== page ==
A brand-new hotel in lieu of academics? | The Triangle

A brand-new hotel in lieu of academics?

Drexel announced May 5 that a new hotel will be built at the corner of 33rd and Chestnut streets in the space currently occupied by the James E. Marks Intercultural Center. The hotel, The Study at University City, will be developed and owned by Connecticut-based hotel company Hospitality 3 and is scheduled to open in 2016. Drexel and the surrounding community will receive numerous benefits from this new establishment, but it will come at the heavy cost of academic and extracurricular space.

As part of President John A. Fry’s Innovation Neighborhood, The Study at University City will create new jobs and revenue in the community. In addition to being a convenient location where families of current and prospective students, Drexel guests and researchers, and visitors of University City could stay, an on-campus hotel would be extremely useful during busy visitation periods of the year such as Accepted Students Days, New Student Orientation and Alumni Weekend.

An on-campus hotel could directly benefit Drexel students, specifically those in the hospitality program. We hope that The Study at University City will offer these students easy access to co-op opportunities as well as other forms of employment to enhance their professional and educational experience at Drexel.

Unfortunately, we are being asked to give up the Intercultural Center to make room for The Study at University City. But is knocking down an academic building to replace it with a third-party business the right way to go? Proponents of The Study can point to Drexel’s recent construction of the Gerri C. LeBow Hall, which required knocking down Matheson Hall. But we aren’t talking about a new educational space or research facility to replace its antiquated predecessor; we’re talking about a business.

At Drexel, academic space is at a premium. The Intercultural Center is home to the Study Abroad Office, the Office of Equality and Diversity, the Student Center for Inclusion and Culture, a number of cultural and religious groups, as well as event spaces and a classroom. Taking away these spaces and relocating their occupants to other places on campus is not ideal when other buildings may already be experiencing overcrowding issues. Earlier this term The Triangle wrote an article on the shared space in MacAlister Hall between the Drexel Writing Center and adjunct professors in the English department. The article noted that this arrangement may be in violation of the Family Educational Rights and Privacy Act.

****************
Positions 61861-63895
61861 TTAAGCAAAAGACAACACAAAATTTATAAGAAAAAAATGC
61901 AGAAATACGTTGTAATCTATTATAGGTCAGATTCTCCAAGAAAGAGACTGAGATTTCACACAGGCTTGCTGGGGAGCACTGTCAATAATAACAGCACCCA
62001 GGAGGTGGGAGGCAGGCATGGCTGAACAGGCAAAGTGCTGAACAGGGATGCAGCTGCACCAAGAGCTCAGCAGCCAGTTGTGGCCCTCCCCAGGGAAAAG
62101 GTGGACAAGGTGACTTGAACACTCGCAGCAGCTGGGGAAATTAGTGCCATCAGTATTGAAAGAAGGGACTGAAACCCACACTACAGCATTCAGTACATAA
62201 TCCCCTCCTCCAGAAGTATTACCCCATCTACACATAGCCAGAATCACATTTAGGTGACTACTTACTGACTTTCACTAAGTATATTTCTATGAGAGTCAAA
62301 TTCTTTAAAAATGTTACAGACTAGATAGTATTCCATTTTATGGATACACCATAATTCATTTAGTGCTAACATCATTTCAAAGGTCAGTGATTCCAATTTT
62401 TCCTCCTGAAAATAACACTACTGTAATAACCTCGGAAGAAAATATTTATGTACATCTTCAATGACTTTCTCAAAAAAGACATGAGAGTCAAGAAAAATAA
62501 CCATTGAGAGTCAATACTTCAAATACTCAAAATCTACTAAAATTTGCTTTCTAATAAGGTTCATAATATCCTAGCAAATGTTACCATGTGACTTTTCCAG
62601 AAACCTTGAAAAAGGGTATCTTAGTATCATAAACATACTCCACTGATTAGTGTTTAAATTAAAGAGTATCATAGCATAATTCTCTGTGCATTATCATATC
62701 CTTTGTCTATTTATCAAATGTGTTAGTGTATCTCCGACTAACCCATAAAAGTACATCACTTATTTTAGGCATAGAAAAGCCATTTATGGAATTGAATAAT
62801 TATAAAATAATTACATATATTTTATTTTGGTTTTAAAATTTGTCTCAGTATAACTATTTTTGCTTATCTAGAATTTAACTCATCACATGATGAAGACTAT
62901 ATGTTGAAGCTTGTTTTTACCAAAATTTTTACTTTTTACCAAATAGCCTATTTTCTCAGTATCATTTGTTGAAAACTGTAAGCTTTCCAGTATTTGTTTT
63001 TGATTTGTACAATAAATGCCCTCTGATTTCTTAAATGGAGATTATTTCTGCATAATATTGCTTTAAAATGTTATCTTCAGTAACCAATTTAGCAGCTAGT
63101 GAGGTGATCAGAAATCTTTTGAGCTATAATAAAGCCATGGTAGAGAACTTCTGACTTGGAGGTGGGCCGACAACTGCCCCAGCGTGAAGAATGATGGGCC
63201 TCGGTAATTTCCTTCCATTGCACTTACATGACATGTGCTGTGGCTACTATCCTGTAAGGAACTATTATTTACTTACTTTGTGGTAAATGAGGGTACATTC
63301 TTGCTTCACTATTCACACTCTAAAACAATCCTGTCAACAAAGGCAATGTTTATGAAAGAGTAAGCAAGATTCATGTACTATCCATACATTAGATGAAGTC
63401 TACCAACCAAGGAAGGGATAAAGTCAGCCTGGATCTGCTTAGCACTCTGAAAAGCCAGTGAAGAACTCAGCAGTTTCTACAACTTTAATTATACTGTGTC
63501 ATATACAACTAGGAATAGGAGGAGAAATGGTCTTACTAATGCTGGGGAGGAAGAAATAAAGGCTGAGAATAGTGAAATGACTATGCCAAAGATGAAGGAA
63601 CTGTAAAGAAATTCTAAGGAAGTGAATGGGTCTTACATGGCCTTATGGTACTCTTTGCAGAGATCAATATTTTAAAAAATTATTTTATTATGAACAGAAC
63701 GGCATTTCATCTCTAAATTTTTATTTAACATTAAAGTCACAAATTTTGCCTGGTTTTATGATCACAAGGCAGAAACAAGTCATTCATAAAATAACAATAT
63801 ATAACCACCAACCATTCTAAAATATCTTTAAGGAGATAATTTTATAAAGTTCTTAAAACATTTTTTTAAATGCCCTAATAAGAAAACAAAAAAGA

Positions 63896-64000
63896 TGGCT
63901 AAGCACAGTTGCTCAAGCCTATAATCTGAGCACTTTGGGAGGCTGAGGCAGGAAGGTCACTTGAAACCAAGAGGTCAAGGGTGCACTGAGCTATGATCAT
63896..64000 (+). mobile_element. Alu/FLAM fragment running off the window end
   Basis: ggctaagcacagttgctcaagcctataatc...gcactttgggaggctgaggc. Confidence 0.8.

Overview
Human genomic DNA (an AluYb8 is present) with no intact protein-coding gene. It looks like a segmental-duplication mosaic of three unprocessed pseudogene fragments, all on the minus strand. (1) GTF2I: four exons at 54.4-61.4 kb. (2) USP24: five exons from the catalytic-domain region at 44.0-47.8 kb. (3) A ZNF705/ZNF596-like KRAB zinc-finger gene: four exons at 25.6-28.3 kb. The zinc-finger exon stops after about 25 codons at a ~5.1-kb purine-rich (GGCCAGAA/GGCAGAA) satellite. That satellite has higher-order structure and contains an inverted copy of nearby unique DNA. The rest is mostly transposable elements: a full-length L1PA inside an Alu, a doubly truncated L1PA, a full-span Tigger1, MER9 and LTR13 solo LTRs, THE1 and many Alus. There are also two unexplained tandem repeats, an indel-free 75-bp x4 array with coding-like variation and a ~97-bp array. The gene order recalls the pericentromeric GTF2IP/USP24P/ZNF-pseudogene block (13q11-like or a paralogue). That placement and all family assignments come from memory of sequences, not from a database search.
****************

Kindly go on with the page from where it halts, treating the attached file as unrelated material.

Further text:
The fact is, despite our administration’s willful blindness, Drexel has many other spaces to develop a world-class hotel. There is the superblock at 30th and Chestnut streets. There’s the vast expanse of surface parking lots on JFK Boulevard and in front of 3101 Market Street. In our “dense urban campus” there exist acres of underused space. To build this hotel without eliminating existing academic space would not only be feasible, it would be much easier than the proposed plan. Even to construct the hotel while retaining the Intercultural Center would be easy, because much of the lot is already given over to largely unproductive purposes like surface parking lots. We see no reason why a hotel could not coexist with a new, redesigned Intercultural Center on the same lot.

The Intercultural Center, including its many offices and religious and cultural spaces, will be relocated to the basement of the Paul Peck Problem Solving Center. But what about Drexel’s message of diversity and inclusion? The Intercultural Center exists to support Drexel’s many different racial, religious and social groups, many of whom will be affected by the loss of our Intercultural Center. Removing the functions of the Intercultural Center from its own building debases the significance of Drexel’s efforts to increase cultural and religious diversity. If we are to demolish the Intercultural Center in the name of commerce, what does that say about Drexel? If Drexel’s true message about equality and diversity is one of inclusion, wouldn’t an Intercultural Center that‘s central to campus life be paramount? Is a “location central to campus” worth destroying our Intercultural Center for? Is the need for more hotel space that necessary, with the Sheraton a short walk from campus?

While we are excited for the opportunity to have The Study at University City come to our campus, we at the Triangle do not approve of it coming at the expense of such an important cultural and academic space.